A Bad Day At the Office

I was reading Judge Kozinski’s opinion, issued yesterday, in Institute of Cetacean Research v. Sea Shepherd Conservation Society.  This is an interesting piracy case involving an environmental group that attacks whaling vessels.  What caught my attention, though, was the conclusion of the panel’s opinion:

“The district judge’s numerous, serious and obvious errors identified in our opinion raise doubts as to whether he will be perceived as impartial in presiding over this high-profile case.  The appearance of justice would be served if the case were transferred to another district judge, drawn at random, and we so order in accordance with the standing orders of the Western District of Washington.”


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2 Responses

  1. A.J. Sutter says:

    This case of course receives a lot of attention in Japan, where there is plenty of pro-whaling sentiment, although considerably less firm than in the past. A couple of things have puzzled me about this case, and maybe as an admiralty expert you could explain:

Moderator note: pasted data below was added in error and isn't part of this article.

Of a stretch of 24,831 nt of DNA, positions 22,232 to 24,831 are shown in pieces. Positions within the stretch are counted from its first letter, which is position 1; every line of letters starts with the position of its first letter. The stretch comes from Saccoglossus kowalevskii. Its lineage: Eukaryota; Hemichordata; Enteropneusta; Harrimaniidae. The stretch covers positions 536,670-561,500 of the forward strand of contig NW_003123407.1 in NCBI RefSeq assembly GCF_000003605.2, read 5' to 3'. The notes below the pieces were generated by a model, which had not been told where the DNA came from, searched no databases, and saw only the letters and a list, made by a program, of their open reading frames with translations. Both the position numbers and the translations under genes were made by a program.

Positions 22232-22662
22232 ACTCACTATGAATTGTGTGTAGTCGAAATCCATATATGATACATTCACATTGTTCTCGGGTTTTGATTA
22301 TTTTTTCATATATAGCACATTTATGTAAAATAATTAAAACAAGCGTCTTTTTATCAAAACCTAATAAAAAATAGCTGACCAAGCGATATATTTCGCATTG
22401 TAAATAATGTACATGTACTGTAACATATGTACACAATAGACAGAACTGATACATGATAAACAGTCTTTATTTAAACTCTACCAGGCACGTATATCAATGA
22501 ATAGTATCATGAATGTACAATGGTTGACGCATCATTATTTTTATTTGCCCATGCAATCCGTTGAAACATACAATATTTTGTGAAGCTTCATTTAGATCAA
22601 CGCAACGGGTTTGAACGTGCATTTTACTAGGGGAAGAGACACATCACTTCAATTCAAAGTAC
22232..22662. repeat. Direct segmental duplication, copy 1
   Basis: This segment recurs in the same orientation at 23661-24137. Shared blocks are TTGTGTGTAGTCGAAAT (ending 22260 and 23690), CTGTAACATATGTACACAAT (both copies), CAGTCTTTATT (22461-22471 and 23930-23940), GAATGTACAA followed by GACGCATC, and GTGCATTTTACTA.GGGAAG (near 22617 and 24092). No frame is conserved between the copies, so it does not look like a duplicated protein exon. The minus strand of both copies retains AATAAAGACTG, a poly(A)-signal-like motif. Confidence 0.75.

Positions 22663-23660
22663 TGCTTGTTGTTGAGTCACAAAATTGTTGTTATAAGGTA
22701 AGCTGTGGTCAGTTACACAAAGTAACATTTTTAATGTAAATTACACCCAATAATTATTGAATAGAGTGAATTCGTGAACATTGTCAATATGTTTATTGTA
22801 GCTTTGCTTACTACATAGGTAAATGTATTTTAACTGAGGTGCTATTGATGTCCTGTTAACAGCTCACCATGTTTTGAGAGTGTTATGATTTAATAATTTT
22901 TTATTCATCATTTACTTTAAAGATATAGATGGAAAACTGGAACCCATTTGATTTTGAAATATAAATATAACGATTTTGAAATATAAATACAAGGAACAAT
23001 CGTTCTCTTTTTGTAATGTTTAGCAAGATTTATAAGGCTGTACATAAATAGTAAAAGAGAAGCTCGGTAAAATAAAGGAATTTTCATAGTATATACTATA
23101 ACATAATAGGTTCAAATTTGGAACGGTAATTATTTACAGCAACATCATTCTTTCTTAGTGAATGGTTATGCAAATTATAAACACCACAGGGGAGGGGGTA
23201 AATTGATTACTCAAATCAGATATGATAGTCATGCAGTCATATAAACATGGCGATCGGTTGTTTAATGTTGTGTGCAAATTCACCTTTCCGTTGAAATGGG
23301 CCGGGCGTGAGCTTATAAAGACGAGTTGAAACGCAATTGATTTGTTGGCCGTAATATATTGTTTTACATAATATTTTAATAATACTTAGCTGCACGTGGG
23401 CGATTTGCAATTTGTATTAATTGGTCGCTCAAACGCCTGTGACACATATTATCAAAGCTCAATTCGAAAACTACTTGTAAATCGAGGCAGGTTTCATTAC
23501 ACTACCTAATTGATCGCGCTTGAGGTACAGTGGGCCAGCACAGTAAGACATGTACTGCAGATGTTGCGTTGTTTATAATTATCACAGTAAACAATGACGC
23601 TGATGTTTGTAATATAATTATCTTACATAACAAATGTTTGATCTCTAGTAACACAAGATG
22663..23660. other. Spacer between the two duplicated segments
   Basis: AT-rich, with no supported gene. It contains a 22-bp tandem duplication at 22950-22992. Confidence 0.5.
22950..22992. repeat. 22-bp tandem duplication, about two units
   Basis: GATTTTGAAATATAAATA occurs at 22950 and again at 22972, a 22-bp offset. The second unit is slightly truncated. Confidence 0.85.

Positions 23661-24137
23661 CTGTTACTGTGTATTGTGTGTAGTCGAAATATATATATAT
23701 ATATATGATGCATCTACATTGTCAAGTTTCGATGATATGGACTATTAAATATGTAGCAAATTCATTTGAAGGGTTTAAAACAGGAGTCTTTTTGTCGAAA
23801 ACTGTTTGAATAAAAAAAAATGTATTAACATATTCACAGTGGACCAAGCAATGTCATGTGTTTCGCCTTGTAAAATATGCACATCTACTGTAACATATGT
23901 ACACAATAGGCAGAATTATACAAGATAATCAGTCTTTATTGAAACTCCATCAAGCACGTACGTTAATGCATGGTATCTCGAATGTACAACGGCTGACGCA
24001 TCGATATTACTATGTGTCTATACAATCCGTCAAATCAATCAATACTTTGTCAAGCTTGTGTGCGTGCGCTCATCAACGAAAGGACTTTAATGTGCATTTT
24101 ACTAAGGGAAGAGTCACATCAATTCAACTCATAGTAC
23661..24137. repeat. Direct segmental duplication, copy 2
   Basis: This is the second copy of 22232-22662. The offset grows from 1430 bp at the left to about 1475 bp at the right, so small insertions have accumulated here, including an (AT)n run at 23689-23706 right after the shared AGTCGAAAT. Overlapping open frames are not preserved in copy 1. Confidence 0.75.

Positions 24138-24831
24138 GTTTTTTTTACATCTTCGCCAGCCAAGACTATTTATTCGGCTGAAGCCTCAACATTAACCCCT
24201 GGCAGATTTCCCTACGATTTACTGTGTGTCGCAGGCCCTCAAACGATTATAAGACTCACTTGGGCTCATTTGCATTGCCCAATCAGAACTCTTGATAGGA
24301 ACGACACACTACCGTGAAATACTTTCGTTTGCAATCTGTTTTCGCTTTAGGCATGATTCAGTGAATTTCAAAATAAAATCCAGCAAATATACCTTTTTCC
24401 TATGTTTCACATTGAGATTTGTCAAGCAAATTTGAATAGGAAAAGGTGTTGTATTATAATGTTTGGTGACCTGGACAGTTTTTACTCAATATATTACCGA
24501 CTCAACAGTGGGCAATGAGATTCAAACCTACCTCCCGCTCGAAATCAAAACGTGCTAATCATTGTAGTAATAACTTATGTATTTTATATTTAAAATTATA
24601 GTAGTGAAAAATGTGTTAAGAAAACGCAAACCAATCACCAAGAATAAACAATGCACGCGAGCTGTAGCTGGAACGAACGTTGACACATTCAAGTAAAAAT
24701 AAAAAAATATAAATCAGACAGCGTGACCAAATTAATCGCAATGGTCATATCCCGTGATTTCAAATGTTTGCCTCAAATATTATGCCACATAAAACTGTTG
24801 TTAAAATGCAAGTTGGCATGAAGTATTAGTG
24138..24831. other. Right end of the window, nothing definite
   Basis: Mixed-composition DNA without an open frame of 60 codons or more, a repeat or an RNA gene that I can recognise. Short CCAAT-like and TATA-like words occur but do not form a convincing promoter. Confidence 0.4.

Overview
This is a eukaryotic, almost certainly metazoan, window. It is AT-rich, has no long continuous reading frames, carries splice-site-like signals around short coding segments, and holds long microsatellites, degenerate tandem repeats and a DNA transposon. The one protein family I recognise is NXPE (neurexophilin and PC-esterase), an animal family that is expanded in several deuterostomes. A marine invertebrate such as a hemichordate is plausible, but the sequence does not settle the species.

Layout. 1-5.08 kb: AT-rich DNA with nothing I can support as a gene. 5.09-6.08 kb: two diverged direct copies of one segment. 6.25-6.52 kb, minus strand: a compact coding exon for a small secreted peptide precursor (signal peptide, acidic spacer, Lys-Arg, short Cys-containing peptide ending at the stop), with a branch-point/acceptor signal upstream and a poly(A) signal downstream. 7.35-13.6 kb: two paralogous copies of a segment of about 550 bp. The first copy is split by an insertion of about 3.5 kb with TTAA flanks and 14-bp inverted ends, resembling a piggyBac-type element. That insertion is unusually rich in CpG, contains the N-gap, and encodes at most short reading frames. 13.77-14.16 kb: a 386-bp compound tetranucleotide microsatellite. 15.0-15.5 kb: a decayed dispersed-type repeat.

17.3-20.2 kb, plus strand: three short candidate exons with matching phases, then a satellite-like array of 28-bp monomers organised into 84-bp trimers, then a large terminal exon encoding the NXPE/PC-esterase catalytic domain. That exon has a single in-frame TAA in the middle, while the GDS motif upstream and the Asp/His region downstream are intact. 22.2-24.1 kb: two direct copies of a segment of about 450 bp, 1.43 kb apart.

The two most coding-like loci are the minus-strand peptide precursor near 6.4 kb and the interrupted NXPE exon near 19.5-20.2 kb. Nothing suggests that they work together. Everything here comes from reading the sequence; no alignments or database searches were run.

(1) How is a US injunction against Sea Shepard to be enforced, given that the activities are in Antarctica? Can anything more be done than taking action against Sea Shepard assets in the US, assuming they stay out of US waters?

    (2) Given that Australia has issued an injunction against the Japanese whalers, to which the 9th Circuit refused to accord comity, whose injunction takes precedence? Or is this just a PR “battle of the injunctions,” none of which can really be enforced, but each of which can be used as justification for the respective winner’s actions?

    (3) A bit farther afield from admiralty: Reading Judge Kozinski’s remark that

    Where a valid law speaks to the proper level of deference to a particular public interest, it controls. See Golden Gate Rest. Ass’n v. City & Cnty. of S.F., 512 F.3d 1112, 1126–27 (9th Cir. 2008). Our laws defining the public interest in regards to whaling are the Whaling Convention Act and the Marine Mammal Protection Act, both of which permit whaling pursuant to scientific permits issued under the Whaling Convention. 16 U.S.C. § 1372; 16 U.S.C. § 916c. Cetacean’s activities are covered by such a permit and thus are consistent with congressional policy as to the marine ecosystem.

    was an analogous line of reasoning (minus the treaty) used to uphold Jim Crow laws?

  2. It’s worth noting that one of the judges dissented from the majority’s decisionto remove the judge, arguing that the move was unprecedented and unwarranted.

    (The District Court judge’s opinion, by the way, is much better than Judge Kozinski’s.)